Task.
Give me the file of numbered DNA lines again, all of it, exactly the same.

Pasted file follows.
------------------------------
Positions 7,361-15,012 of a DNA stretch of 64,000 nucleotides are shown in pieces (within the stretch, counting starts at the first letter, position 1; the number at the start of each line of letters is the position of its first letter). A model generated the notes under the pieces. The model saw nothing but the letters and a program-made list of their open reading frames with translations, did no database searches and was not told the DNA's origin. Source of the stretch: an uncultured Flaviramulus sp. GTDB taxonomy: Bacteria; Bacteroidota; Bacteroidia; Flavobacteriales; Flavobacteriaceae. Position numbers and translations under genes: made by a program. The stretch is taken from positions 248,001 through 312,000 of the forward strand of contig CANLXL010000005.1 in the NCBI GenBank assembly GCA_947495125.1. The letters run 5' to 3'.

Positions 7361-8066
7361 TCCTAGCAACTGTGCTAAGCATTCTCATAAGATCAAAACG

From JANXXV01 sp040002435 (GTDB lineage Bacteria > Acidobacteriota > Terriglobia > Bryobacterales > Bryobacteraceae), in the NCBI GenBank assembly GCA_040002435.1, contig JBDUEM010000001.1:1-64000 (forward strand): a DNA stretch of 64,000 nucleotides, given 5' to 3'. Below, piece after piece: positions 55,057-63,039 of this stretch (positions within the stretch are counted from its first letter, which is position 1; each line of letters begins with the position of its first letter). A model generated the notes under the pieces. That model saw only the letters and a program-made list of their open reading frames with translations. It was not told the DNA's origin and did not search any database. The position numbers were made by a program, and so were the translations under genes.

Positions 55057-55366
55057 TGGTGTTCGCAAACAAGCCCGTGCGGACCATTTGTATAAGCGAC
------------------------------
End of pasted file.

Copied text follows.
Positions 7,361-15,012 of a DNA stretch of 64,000 nucleotides are shown in pieces (within the stretch, counting starts at the first letter, position 1; the number at the start of each line of letters is the position of its first letter). A model generated the notes under the pieces. The model saw nothing but the letters and a program-made list of their open reading frames with translations, did no database searches and was not told the DNA's origin. Source of the stretch: an uncultured Flaviramulus sp. GTDB taxonomy: Bacteria; Bacteroidota; Bacteroidia; Flavobacteriales; Flavobacteriaceae. Position numbers and translations under genes: made by a program. The stretch is taken from positions 248,001 through 312,000 of the forward strand of contig CANLXL010000005.1 in the NCBI GenBank assembly GCA_947495125.1. The letters run 5' to 3'.

Positions 7361-8066
7361 TCCTAGCAACTGTGCTAAGCATTCTCATAAGATCAAAACG

From JANXXV01 sp040002435 (GTDB lineage Bacteria > Acidobacteriota > Terriglobia > Bryobacterales > Bryobacteraceae), in the NCBI GenBank assembly GCA_040002435.1, contig JBDUEM010000001.1:1-64000 (forward strand): a DNA stretch of 64,000 nucleotides, given 5' to 3'. Below, piece after piece: positions 55,057-63,039 of this stretch (positions within the stretch are counted from its first letter, which is position 1; each line of letters begins with the position of its first letter). A model generated the notes under the pieces. That model saw only the letters and a program-made list of their open reading frames with translations. It was not told the DNA's origin and did not search any database. The position numbers were made by a program, and so were the translations under genes.

Positions 55057-55366
55057 TGGTGTTCGCAAACAAGCCCGTGCGGACCATTTGTATAAGCGAC